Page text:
Under the reign of Heraclius, the Empire's military and administration were restructured and adopted Greek for official use in place of Latin. Thus, although the Roman state continued and its traditions were maintained, modern historians distinguish Byzantium from ancient Rome insofar as it was centred on Constantinople, oriented towards Greek rather than Latin culture, characterised by Eastern Orthodox Christianity; the borders of the empire evolved over its existence, as it went through several cycles of decline and recovery. During the reign of Justinian I, the empire reached its greatest extent after reconquering much of the Roman western Mediterranean coast, including North Africa and Rome itself, which it held for two more centuries; the Byzantine–Sasanian War of 602–628 exhausted the empire's resources and contributed to major territorial losses during the Early Muslim conquests of the 7th century, when it lost its richest provinces and Syria, to the Arab caliphate. During the Macedonian dynasty, the empire expanded again and experienced the two-century long Macedonian Renaissance, which came to an end with the loss of much of Asia Minor to the Seljuk Turks after the Battle of Manzikert in 1071.
This battle opened the way for the Turks to settle in Anatolia. The empire recovered during the Komnenian restoration, by the 12th century Constantinople was the largest and wealthiest European city. However, it was delivered a mortal blow during the Fourth Crusade, when Constantinople was sacked in 1204 and the territories that the empire governed were divided into competing Byzantine Greek and Latin realms. Despite the eventual recovery of Constantinople in 1261, the Byzantine Empire remained only one of several small rival states in the area for the final two centuries of its existence, its remaining territories were progressively annexed by the Ottomans over the 15th century. The Fall of Constantinople to the Ottoman Empire in 1453 ended the Byzantine Empire; the last of the imperial Byzantine successor states, the Empire of Trebizond, would be conquered by the Ottomans eight years in the 1461 Siege of Trebizond. The first use of the term "Byzantine" to label the years of the Roman Empire was in 1557, when the German historian Hieronymus Wolf published his work Corpus Historiæ Byzantinæ, a collection of historical sources.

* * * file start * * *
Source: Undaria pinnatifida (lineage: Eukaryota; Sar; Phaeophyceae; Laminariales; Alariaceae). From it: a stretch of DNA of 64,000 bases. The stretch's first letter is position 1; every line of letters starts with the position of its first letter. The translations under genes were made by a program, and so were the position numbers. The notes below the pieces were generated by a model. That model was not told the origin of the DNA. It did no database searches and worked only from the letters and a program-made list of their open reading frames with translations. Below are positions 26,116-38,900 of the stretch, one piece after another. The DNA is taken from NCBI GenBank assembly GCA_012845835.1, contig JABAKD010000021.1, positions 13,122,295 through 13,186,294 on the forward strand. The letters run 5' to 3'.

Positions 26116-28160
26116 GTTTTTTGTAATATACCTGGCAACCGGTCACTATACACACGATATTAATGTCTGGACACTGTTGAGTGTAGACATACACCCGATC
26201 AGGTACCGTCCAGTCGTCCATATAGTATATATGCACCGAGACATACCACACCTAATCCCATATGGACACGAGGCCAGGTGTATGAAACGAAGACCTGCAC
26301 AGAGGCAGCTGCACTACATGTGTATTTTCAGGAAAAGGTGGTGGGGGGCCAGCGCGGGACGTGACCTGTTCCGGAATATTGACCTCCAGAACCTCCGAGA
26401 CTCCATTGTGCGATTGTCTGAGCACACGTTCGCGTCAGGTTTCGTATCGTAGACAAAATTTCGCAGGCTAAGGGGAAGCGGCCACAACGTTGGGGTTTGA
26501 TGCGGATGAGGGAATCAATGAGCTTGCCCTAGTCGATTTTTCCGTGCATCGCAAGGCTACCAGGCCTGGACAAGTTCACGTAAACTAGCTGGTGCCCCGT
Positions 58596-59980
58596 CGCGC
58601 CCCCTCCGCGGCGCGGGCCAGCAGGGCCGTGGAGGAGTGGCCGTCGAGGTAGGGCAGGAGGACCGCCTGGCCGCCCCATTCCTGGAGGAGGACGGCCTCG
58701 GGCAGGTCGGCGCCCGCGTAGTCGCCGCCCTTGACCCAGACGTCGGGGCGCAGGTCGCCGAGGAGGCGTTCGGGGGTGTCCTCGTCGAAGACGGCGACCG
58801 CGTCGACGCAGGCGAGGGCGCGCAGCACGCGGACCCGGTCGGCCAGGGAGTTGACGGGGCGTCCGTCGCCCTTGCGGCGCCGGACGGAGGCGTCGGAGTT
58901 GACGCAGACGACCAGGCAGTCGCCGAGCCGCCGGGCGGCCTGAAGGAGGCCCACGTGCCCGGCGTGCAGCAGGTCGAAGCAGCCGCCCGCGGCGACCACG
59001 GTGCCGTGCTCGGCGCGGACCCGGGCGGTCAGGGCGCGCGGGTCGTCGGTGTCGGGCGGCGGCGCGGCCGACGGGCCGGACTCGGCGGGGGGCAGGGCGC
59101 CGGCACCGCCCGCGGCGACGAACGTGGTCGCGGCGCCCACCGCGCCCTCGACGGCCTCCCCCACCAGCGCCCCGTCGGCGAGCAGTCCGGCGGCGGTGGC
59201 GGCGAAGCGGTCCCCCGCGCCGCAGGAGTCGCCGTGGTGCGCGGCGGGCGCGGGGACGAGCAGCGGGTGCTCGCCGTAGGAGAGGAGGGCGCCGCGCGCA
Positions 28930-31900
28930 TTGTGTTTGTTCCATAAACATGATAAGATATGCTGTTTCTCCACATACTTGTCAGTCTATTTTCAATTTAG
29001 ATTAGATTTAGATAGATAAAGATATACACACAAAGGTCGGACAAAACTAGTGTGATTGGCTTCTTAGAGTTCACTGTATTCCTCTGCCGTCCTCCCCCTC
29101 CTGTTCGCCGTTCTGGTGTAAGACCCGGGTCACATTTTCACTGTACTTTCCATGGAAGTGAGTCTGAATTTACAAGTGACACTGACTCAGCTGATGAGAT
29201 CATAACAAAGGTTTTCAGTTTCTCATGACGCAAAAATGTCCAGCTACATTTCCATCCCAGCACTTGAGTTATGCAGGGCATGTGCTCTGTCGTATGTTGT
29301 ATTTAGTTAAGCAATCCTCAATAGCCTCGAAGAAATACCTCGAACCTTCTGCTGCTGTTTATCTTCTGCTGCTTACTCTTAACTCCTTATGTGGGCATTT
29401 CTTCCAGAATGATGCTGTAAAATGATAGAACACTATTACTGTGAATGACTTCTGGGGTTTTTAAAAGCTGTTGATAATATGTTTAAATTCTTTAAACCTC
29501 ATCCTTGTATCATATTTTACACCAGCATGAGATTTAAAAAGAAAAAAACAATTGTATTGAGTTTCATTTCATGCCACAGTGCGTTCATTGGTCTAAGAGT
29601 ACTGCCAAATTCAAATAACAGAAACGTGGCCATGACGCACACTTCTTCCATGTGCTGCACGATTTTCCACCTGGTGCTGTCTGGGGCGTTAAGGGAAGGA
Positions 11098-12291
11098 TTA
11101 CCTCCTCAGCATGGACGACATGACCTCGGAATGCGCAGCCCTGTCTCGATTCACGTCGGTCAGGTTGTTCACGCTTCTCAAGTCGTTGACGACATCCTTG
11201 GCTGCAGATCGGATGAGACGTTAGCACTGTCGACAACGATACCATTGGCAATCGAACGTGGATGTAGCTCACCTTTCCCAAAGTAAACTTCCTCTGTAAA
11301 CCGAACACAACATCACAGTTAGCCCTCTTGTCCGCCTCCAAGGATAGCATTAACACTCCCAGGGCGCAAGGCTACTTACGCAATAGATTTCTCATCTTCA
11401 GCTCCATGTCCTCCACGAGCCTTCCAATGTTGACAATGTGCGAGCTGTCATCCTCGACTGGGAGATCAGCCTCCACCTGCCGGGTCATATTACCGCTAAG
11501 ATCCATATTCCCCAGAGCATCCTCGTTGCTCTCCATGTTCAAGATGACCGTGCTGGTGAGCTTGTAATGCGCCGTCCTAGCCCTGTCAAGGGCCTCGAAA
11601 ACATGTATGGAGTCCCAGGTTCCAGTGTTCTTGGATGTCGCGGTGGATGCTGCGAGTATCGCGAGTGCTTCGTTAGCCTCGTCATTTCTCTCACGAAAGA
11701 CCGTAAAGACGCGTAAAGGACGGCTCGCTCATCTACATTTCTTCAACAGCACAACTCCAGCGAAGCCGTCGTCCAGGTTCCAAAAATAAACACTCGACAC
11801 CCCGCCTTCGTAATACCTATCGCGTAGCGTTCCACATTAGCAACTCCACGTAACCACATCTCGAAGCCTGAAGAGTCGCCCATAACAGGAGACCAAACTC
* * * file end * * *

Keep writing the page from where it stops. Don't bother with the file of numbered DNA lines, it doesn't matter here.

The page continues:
The term comes from "Byzantium", the name of the city of Constantinople before it became Constantine's capital. This older name of the city would be used from this point onward except in historical or poetic contexts; the publication in 1648 of the Byzantine du Louvre, in 1680 of Du Cange's Historia Byzantina further popularised the use of "Byzantine" among French authors, such as Montesquieu. However, it was not until the mid-19th century that the term came into general use in the Western world; the Byzantine Empire was known to its inhabitants as the "Roman Empire", the "Empire of the Romans", "Romania", the "Roman Republic", as "Rhōmais". The inhabitants called themselves Romaioi and as late as the 19th century Greeks referred to Modern Greek as Romaiika "Romaic." After 1204 when the Byzantine Empire was confined to its purely Greek provinces the term'Hellenes' was used instead. While the Byzantine Empire had a multi-ethnic character during most of its history and preserved Romano-Hellenistic traditions, it became identified by its western and northern contemporaries with its predominant Greek element.
The occasional use of the term "Empire of the Greeks" in the West to refer to the Eastern Roman Empire and of the Byzantine Emperor as Imperator Graecorum were used to separate it from the prestige of the Roman Empire within the new kingdoms of the West. No such distinction existed in the Islamic and Slavic worlds, where the Empire was more straightforwardly seen as the continuation of the Roman Empire. In the Islamic world, the Roman Empire was known as Rûm; the name millet-i Rûm, or "Roman nation," was used by the Ottomans through the 20th century to refer to the former subjects of the Byzantine Empire